We don’t live in a perfect world, so we can’t schedule officers by the hour, but we can try to get as close as possible. The shorter the shift, the closer we can get. The longer the shift, the further we are from optimal allocation. That makes 12’s the furthest from optimal allocation.

One of the issues with 12’s is the shift overlap. Let’s pretend we have one shift that works 06:00-18:00 and the other works 18:00-06:00. Officers don’t end their shift on time because they’re covering the street while the next shift is gearing up. This is especially true during the 18:00 hour, one of the busier hours for most agencies. This turns a 12-hour shift into a 13 or 14-hour shift. Stack those 13 and 14-hour shifts on top of each other, resulting in a team full of fatigued officers. There are myriad issues related to operating with a staff full of fatigued officers, but that’s for a future blog post. Suffice it to say that the problems lying in wait (to quote Gordon Graham) are sizeable.

Well then, Lori, what if we used cover teams for the shift overlaps? OK, I say, are you going to have four shifts? A cover shift for each of the overlaps would require four shifts. Let’s pretend we add a 05:00 – 17:00 and a 17:00 – 05:00 team. So, you’re going to schedule officers to work 12 hours to cover two 1-hour gaps, one at 06:00 and the other at 18:00. Increasing the number of officers during the busier hours, usually until 20:00 during the week, is great. Still, now we’ve overstaffed the remaining hours. When the number of available officers is low, the last thing we should be doing is overstaffing.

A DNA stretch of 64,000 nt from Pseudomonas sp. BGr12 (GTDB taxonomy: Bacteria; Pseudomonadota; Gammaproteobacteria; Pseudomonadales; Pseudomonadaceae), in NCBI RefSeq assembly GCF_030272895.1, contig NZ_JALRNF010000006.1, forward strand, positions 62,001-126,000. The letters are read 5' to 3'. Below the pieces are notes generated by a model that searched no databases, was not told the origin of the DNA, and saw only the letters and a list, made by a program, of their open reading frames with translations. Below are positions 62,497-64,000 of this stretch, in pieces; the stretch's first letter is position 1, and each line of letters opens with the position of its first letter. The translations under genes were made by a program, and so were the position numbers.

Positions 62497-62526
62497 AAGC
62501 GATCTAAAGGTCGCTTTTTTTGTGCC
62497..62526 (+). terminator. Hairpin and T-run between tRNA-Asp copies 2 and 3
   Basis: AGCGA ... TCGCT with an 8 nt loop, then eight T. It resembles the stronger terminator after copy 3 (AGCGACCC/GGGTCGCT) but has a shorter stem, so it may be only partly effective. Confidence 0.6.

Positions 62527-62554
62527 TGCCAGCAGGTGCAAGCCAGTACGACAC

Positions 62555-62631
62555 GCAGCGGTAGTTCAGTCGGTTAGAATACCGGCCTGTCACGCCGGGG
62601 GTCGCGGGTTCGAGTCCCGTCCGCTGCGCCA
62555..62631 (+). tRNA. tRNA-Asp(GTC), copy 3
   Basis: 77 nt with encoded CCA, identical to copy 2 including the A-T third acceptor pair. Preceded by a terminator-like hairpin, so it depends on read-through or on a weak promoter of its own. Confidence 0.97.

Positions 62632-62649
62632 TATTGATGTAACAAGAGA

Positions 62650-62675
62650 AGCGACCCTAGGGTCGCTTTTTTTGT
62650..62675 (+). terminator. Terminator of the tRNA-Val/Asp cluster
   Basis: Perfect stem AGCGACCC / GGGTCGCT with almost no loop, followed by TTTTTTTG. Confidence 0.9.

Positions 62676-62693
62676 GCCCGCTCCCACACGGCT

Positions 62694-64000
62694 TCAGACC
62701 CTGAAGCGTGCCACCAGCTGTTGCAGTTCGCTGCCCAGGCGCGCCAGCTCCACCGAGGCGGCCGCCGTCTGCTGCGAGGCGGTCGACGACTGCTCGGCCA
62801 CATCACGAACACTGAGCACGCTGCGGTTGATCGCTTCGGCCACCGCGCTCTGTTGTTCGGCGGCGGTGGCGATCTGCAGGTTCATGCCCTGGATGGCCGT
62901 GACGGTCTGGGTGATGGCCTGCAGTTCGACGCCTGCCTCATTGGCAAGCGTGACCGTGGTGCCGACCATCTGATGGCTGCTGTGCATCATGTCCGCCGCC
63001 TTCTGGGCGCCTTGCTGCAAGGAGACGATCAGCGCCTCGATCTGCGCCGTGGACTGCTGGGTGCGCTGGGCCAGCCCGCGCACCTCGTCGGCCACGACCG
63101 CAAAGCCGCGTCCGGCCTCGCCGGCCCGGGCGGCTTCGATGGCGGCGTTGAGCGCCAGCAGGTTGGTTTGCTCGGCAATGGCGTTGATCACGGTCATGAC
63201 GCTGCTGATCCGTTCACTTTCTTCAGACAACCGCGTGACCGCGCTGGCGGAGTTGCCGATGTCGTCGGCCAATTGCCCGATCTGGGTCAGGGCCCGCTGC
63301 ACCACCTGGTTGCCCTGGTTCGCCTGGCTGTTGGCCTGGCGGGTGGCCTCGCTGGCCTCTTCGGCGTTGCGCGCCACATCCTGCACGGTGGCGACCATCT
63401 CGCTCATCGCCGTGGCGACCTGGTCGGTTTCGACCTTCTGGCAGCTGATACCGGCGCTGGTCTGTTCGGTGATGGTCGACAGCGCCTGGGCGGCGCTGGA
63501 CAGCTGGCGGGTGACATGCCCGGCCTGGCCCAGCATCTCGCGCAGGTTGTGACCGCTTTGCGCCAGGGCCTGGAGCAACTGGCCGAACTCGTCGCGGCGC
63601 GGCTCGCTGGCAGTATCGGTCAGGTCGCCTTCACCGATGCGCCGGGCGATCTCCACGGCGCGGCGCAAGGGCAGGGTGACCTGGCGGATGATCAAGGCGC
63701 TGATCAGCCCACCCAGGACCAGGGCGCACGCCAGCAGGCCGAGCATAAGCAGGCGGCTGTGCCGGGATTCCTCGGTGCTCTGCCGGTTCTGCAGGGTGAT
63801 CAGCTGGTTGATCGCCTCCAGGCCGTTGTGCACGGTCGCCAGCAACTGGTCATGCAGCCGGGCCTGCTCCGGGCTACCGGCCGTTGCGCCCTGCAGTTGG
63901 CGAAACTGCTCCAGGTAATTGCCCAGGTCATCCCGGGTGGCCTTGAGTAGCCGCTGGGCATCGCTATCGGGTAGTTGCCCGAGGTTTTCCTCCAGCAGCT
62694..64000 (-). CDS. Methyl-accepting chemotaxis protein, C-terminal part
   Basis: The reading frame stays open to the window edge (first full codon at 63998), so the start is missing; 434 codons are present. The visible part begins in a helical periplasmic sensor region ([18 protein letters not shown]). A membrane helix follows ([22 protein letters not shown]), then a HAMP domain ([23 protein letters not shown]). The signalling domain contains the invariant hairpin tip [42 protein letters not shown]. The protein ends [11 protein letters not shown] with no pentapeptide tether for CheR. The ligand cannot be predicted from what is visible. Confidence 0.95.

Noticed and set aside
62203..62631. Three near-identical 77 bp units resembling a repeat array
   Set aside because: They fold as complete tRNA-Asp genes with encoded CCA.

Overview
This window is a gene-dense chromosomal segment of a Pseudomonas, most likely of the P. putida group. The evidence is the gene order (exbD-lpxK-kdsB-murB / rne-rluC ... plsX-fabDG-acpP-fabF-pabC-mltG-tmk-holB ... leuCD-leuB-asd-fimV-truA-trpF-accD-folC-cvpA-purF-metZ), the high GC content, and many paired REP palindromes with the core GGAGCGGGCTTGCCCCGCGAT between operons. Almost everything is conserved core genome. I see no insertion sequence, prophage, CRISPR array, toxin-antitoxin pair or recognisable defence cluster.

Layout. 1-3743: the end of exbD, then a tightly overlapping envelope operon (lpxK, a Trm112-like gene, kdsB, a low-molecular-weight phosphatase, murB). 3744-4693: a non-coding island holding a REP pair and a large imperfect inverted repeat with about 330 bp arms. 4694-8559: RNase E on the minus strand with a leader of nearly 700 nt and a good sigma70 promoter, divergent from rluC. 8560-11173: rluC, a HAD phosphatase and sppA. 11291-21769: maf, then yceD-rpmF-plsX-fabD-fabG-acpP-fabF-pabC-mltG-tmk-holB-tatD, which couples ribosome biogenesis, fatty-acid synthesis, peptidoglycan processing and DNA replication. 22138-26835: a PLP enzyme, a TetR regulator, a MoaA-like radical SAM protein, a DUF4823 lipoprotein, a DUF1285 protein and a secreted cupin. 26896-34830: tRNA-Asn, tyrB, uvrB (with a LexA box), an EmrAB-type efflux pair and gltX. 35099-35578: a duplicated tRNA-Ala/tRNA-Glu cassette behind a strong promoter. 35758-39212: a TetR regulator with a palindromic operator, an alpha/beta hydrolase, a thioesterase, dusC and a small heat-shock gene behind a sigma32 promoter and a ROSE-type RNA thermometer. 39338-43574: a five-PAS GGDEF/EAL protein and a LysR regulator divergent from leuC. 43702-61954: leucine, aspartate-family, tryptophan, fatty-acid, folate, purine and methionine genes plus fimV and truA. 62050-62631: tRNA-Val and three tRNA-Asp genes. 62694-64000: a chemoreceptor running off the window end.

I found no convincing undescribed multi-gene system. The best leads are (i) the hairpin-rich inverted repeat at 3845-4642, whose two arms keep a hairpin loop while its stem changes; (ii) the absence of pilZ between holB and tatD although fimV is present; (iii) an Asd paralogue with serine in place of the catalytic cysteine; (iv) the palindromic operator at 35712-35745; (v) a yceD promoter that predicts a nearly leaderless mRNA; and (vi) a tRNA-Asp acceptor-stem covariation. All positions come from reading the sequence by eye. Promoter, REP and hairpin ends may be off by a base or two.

More commonly than not, when 12-hour shifts are enacted, a rotation is added, so officers get some weekends off. This causes yet another inefficiency. To adequately staff the busier nights of the week, such as Friday and Saturday, you’ll have to bump up the staffing. Now, you have enough to cover those busy nights, but on the not-so-busy nights, you’ve got too many officers, and once again, we’re back to overstaffing. The demand follows a weekly pattern, and so should your schedule.

Finding the best schedule and allocation, with dwindling resources, is not an easy task. Follow our blog posts as we continue to discuss these topics and for further information, click here.

How Do You Really Know How Many Cops You Need?